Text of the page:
Raymond Biesinger is an illustrator from Edmonton who recently relocated to Montreal. Last year he contributed to Broken Pencil‘s Deathmatch by creating illustrations inspired by the top four winning stories, and this year he donated a pile of his striking and highly detailed prints as a prize for the fifth Deathmatch champion. While Chase Baird awaits the arrival of Biesinger’s art, Broken Pencil spoke to the illustrator about his work, his move to Montreal and what draws him to the Deathmatch.

Broken Pencil: How would you describe your work?

Raymond Biesinger: Hmmmm…. It used to be a lot easier to answer that question. It started out as a kind of minimalist and modernist effort, something that tried to do as much as possible with as little as possible. It shuns decoration still, I think — anything that doesn’t directly serve its concept is jettisoned. Black is the backbone, white is the background. In another way, it’s a collage of artless, unidentifiable objects.

BP: Are there any zines that inspire you?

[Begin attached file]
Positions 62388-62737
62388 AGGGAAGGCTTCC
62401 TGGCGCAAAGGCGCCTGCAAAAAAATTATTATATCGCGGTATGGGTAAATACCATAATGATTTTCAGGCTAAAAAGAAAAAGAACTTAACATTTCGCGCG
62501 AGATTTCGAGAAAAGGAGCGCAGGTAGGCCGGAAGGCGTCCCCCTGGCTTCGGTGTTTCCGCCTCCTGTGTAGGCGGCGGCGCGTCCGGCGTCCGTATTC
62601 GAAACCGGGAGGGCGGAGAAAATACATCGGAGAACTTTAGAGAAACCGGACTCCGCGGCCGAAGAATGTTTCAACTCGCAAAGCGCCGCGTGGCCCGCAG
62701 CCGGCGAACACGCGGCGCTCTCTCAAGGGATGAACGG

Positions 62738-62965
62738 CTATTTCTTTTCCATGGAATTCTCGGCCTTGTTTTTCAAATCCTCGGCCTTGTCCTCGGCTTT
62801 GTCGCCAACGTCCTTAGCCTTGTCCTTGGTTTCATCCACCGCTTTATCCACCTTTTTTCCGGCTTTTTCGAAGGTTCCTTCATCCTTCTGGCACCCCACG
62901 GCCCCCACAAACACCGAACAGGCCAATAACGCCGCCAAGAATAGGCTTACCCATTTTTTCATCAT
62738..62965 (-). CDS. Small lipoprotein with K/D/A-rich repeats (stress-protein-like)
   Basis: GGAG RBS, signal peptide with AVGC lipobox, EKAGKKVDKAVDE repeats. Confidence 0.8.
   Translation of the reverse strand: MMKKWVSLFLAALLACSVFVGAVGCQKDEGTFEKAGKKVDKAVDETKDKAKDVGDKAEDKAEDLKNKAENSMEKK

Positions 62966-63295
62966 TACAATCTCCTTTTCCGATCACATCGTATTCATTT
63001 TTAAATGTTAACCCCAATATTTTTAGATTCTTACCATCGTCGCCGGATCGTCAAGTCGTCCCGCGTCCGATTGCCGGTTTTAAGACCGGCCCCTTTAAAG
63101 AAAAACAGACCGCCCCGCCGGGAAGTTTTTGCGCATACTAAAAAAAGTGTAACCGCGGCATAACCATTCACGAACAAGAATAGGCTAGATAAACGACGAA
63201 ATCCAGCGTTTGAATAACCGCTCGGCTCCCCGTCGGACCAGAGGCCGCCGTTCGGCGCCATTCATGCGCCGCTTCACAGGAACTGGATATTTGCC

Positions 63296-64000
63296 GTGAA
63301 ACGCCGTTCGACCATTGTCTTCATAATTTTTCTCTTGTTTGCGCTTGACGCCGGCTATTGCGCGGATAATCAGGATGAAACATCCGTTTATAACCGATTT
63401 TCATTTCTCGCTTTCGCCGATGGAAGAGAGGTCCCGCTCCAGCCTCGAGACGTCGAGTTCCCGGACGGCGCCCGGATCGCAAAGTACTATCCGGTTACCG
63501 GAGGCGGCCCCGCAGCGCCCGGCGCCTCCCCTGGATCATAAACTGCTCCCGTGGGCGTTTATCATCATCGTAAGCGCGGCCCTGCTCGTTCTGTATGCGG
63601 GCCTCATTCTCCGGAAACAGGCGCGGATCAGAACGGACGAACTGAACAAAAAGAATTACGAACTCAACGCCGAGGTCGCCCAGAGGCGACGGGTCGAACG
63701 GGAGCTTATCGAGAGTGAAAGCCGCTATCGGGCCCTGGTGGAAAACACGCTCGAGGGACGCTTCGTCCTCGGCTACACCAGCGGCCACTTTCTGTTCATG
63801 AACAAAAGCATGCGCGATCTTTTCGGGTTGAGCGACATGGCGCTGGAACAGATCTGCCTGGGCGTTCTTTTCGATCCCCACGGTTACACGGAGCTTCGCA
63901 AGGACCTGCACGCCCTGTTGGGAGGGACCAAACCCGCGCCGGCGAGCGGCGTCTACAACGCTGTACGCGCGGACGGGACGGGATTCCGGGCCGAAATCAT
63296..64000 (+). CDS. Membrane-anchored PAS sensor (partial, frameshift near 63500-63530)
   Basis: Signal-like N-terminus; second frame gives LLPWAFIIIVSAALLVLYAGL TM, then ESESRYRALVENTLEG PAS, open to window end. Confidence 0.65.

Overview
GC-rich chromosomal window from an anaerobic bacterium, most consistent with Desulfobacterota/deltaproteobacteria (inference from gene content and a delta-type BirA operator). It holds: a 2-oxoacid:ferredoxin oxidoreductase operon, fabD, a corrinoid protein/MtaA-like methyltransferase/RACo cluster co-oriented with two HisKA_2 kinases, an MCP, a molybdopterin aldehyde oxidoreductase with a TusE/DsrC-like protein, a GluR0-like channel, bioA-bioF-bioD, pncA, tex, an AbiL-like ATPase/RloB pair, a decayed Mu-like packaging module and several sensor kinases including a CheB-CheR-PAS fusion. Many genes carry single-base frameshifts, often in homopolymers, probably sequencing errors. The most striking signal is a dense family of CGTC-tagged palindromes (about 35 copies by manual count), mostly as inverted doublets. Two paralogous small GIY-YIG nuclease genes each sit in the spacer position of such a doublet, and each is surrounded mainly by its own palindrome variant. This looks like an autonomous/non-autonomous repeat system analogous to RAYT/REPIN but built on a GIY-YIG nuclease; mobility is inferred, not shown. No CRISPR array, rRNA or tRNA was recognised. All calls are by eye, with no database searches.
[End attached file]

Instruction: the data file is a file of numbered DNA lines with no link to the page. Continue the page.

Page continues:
RB: Yes indeed. Brennan Black’s Owl Cats, Josh Holinaty and Genevieve Simms International Beauty Saloon series, Chrix Morix of Saskatoon’s Oh No the Robot and subsequent tour memoir zines. All do different things (absurd dark joy, fun illustration, thoughtful and candid writing), but all are great.

BP: What are some of your current projects?

RB: Besides the usual assignment thing, I’m working on a series of images of Montreal, Quebec, Toronto and Ottawa during specific important times in their development. I took great care in understanding Edmonton’s history when I lived there, and I’m jazzed to be doing the same with my new home.

BP: What took you from Edmonton to Montreal?

RB: Adventure. I love Edmonton a great deal, but my wife and I needed to learn some new lessons and get challenged. Two years later it’s a joy. Still challenging, though. Can’t wait to start my next round of French lessons in May.

BP: What did you like best about the Deathmatch?

RB: The writing, of course. And then the Darwinian prizefighting.